Assurance of Insurance: CMU sought health insurance policy after … – Central Michigan Life

Central Michigan University’s student voice since 1919
An original political cartoon, created by Presentation Editor Caroline Sharbaugh, illustrates Central Michigan University pushing a pill onto international students that symbolizes the mandated health insurance policy. 
Editor’s Note: This article is the second story to a three-part series. Reporter Masha Smahliuk is an undergraduate international student. This did not affect reporting in any way.
Once the fall semester began for Central Michigan University, and domestic students were going about their new classes, international students had other pressing matters at hand. A newly mandated health insurance policy took effect Aug. 12, when $638.40 was charged to all international students’ billing accounts. A group of international students took the initiative to advocate against the current insurance provider, GeoBlue, in order to have an option in what health insurance they are required to have. 
Mohamed Elaswad is an international student from Egypt getting his Ph.D. in biochemistry and molecular biology. He is a part of a group of students, including Himal Roka, an international student from Nepal, that have been advocating all semester for changes to the insurance policy. Together, these students started an online petition against the mandated health insurance plan.

The petition is currently endorsed by the Student Government Association (SGA), Central Michigan University Faculty Association, International Student Organization (ISO), Nepali Student Association (NSA), Indian Student Association (ISA) and the Empowered Latino Union (ELU). 
Within the petition, the following requests are listed:
· To allow international students to enroll in an external insurance plan that satisfies the equivalent benefits and coverage of the GeoBlue plan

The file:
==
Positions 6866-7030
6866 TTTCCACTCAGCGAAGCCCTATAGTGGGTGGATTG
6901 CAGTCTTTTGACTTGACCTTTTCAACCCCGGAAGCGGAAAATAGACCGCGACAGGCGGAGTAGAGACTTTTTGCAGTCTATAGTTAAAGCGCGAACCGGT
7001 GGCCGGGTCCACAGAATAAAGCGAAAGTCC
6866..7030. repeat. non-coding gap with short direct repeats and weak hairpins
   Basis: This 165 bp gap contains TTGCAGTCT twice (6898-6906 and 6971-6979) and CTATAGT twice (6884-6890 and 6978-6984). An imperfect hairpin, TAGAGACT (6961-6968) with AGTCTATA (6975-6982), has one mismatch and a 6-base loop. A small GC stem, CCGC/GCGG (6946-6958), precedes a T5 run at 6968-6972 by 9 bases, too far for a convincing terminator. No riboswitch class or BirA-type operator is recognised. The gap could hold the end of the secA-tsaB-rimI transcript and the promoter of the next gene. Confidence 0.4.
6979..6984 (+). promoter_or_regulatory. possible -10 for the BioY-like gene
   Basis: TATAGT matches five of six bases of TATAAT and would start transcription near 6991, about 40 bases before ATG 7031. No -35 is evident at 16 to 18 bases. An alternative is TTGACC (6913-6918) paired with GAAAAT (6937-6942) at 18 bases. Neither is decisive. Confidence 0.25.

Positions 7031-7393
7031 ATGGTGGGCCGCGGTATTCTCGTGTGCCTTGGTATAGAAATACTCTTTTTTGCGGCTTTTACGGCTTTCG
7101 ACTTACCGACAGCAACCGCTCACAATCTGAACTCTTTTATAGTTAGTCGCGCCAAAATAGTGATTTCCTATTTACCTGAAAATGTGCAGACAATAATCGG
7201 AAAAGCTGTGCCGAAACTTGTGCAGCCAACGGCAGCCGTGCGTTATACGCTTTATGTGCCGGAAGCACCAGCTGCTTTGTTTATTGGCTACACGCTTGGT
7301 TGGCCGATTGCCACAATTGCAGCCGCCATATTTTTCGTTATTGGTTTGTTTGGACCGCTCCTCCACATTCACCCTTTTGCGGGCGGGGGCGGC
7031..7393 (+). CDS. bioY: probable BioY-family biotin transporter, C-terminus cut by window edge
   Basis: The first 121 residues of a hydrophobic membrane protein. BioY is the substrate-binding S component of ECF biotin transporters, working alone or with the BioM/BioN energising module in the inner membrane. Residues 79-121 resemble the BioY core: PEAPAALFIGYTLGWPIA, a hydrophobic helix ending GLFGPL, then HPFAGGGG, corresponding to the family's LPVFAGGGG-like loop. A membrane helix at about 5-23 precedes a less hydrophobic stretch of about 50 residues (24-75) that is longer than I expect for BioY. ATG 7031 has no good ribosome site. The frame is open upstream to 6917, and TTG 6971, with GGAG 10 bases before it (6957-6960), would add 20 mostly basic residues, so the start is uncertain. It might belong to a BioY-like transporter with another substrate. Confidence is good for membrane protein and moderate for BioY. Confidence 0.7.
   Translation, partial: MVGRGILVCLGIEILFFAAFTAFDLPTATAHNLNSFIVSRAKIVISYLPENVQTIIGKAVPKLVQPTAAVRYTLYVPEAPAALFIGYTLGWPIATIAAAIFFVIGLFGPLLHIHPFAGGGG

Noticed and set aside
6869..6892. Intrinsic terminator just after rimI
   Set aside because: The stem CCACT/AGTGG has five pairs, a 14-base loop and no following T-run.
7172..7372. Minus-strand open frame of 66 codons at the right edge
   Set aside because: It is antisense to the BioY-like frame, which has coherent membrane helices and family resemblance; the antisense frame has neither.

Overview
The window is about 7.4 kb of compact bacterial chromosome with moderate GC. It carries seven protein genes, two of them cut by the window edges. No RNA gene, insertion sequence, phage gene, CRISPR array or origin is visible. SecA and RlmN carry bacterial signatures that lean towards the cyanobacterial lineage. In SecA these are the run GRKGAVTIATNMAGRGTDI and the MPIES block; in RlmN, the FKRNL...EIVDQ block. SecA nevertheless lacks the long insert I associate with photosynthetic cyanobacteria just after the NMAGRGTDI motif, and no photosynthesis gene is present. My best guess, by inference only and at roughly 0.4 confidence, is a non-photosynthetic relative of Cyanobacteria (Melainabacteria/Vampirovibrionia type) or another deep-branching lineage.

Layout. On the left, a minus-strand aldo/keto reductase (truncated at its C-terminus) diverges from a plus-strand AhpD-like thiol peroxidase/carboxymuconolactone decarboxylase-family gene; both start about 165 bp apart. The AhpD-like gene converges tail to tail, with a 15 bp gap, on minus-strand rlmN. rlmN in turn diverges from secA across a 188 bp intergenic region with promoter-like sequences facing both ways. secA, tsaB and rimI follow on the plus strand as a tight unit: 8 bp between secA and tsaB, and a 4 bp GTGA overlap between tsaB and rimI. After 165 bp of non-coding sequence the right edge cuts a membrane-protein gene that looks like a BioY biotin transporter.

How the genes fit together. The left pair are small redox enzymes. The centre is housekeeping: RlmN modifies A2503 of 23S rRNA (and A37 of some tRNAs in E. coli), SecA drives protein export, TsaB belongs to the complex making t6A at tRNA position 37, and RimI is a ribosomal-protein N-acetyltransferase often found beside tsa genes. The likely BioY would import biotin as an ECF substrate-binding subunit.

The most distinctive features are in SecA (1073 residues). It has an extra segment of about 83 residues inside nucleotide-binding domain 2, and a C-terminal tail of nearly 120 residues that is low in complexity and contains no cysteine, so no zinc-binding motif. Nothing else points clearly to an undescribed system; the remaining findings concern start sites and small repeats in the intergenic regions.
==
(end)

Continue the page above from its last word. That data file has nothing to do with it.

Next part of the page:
· Students who decide to participate in the GeoBlue plan have an option to contribute each month
· A provision of health insurance for graduate assistants to be included along with stipend and tuition waiver
In addition, Elaswad, Roka and numerous other students created a survey to learn the opinions of international students regarding the insurance policy.
As of Oct. 11, nearly 300 students had taken the survey, the petition said. It revealed that 75.6% of respondents are self-funded; of those, 25% answered that the GeoBlue insurance fee is more than half of their monthly costs. Meanwhile, 47.6% of self-funded students said the insurance fee is 10-30% of their monthly expenses.
“In this survey, 92% of students answered that this policy is a financial burden, and 89% said this could cause mental distress to them,” the online petition said.
“Instead of students focusing on their academics and graduating and doing well in their classes, they will be focused more on how to make more money,” Elaswad said in an interview with Central Michigan Life.
This financial strain may cause international students to stop chasing their interests and aspirations in order to accommodate the costs they are required to pay, Roka said. 
“The bill is already in our account, that’s the problem,” Roka said. “I’m a grad student. I can pay, but it’s still super expensive. … There are so many undergrads … here, and imagine the number of undergrads getting hit hard by this. And at the same time, imagine the grad students who are self-funded here.”
Soon after learning about the new policy, the group of students that created the petition and survey voiced their concerns to the Office of Global Engagement and Student Government Association.
“We’ve been working on this since the policy was announced,” Elaswad said.
The students are hoping to meet with the highest leadership on campus in order to make their concerns known, he said. 
“If I were able to talk to President Davies, I would have said everything from our demands,” Elaswad said. “The main point here is that a lot of us will not be able to pay this money.”
Elaswad is encouraging people to spread awareness on the issue and sign the petition. He said anyone who wants to show support can sign it.
“We understand that it’s necessary for international students to have insurance, but having an option to have an external plan that is not mandated would make it less challenging for many of us,” Elaswad said.